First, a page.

‘Destroyed Western Ghats will turn South India into desert’
Mention mining to noted wildlife filmmaker Shekar Dattari and he says simply, "Mining strips everything away and turns pristine rainforests into wastelands."
The conservationist who has earned international recognition for his films 'Silent Valley-An Indian Rainforest' (based on the Western Ghats) and 'Mindless Mining-The Tragedy of Kudremukh' was recently in Goa. And though the current ban on mining in the state has brought the damage caused to the Western Ghats by thoughtless ore extraction into sharp focus, what Dattari has in mind is Kemmanagundi in Karnataka. "Mining activity stopped there 30 years ago, but nothing grows there even today."
It is Dattari's firm belief that mining poses one of the biggest threats to the Western Ghats that stretch across 1,600 km from the Gujarat-Maharashtra border to the southernmost tip of the subcontinent, Kanyakumari.
"As many as 65 rivers originate in the Western Ghats and 400 million people living in South India are dependent on these rivers," says the filmmaker whose wildlife exploits began at age 13 at the Snake Park in Chennai.
"The Krishna River, which is the lifeline of Chennai city where I live, originates in the Western Ghats in Maharashtra. The rice bowl of Tamil Nadu-Thanjavur-gets its water from Cauvery, which originates in the ghats of Karnataka. In Andhra Pradesh, vast stretches of lush paddy fields are watered by the Godavari," he elucidates. Destroying the forests that are the source of these rivers in the ghats could turn peninsular India into a desert. "All the development carried out will be meaningless if we do not have water for drinking, agriculture, industries and sanitation," he warns.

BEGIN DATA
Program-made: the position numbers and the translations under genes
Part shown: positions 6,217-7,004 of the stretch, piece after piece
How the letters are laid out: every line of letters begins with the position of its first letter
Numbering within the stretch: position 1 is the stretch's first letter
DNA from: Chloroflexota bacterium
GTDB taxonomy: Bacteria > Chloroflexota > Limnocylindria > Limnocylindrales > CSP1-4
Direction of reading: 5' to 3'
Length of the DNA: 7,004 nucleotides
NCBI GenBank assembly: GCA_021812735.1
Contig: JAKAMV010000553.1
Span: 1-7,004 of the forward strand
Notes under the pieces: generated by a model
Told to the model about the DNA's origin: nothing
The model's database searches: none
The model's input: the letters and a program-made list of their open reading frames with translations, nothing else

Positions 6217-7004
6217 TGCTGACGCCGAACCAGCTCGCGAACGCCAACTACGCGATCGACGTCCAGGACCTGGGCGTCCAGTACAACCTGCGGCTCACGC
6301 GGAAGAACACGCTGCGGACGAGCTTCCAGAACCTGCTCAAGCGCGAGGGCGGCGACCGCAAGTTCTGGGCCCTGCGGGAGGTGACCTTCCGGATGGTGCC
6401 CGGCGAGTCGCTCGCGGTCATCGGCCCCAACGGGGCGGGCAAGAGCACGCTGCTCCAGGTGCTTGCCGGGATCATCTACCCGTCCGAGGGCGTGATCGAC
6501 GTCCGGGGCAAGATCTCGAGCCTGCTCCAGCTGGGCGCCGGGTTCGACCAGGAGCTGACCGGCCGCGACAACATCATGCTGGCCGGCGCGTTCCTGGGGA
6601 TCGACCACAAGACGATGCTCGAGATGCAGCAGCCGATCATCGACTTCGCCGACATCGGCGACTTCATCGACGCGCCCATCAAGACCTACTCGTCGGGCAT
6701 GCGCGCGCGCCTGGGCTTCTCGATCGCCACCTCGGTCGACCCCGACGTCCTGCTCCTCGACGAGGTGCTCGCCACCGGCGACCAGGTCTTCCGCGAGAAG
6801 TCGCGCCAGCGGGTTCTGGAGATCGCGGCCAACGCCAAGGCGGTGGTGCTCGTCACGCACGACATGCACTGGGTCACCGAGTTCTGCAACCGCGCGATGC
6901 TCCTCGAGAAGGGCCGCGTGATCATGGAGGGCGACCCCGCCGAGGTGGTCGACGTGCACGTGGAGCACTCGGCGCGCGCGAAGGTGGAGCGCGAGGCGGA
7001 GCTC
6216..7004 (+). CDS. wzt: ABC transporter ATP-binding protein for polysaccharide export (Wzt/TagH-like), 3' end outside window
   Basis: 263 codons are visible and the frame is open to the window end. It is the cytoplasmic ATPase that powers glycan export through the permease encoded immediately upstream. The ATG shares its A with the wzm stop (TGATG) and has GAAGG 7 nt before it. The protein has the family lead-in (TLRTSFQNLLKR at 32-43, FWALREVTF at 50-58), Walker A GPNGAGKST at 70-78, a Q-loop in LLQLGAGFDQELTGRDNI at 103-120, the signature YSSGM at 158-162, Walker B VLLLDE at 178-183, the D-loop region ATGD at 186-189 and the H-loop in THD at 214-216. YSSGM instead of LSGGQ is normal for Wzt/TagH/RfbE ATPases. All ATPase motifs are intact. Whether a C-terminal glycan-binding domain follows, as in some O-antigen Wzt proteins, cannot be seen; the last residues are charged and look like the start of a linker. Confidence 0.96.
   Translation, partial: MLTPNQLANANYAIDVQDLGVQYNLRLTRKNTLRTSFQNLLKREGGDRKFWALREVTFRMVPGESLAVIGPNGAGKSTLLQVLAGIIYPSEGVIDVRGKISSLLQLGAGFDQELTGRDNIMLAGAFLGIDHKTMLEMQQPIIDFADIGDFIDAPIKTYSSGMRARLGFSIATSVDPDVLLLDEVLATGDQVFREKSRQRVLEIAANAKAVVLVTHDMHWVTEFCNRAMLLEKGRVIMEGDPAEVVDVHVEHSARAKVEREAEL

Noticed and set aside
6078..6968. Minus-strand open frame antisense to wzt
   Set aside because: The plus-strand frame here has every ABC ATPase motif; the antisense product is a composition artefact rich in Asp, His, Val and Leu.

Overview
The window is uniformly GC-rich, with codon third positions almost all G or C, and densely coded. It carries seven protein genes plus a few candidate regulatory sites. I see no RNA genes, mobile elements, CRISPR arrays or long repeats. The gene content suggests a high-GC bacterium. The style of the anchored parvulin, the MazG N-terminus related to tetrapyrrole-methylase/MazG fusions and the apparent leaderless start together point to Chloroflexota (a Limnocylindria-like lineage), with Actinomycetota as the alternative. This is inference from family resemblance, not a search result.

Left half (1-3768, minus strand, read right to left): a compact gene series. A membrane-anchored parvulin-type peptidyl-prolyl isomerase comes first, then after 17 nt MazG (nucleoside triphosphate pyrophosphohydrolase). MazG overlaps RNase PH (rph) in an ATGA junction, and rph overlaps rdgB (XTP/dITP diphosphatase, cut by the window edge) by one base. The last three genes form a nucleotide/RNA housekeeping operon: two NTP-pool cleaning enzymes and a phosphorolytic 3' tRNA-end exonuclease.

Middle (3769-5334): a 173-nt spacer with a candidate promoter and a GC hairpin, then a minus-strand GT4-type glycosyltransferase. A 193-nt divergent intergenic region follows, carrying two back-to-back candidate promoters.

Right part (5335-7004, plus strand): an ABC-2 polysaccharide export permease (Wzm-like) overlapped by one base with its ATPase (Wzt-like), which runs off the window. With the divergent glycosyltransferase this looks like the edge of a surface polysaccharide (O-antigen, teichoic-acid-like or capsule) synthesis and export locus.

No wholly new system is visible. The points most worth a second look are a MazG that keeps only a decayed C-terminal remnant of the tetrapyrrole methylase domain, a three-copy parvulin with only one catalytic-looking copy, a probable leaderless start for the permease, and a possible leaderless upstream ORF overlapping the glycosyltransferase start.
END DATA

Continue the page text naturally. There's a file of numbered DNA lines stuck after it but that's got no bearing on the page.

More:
He stresses that ecologically-sensitive areas like the Western Ghats need to be contiguous to survive. But human activity, in the form of construction of roads, railways, dams, and clearing for plantations and human settlements have already done much damage to the contiguity of the forests that are home to tigers and the largest population of the Asian elephant.
"Wildlife conservation is not just a buzzword or about being kind to animals. Once destroyed, our natural heritage created through millions of years of evolution cannot be recreated," says the filmmaker, who, in 1998, was recognized by UK trade magazine Television Business International as one of the top 10 rising stars of wildlife filmmaking. He also has documentaries for 'National Geographic' and the 'Discovery Channel' to his credit.
Pointing out "we have only discovered a fraction of the species and life in the ghats", he says, "Every time scientists go there, they discover new things. New diseases are emerging in the world and these forests could well have the blueprints for the medicines we need to combat these illnesses."
"The Western Ghats are like a vast library with books containing immense knowledge being destroyed even before the books in it can be read," he says, again, simply. [TOI]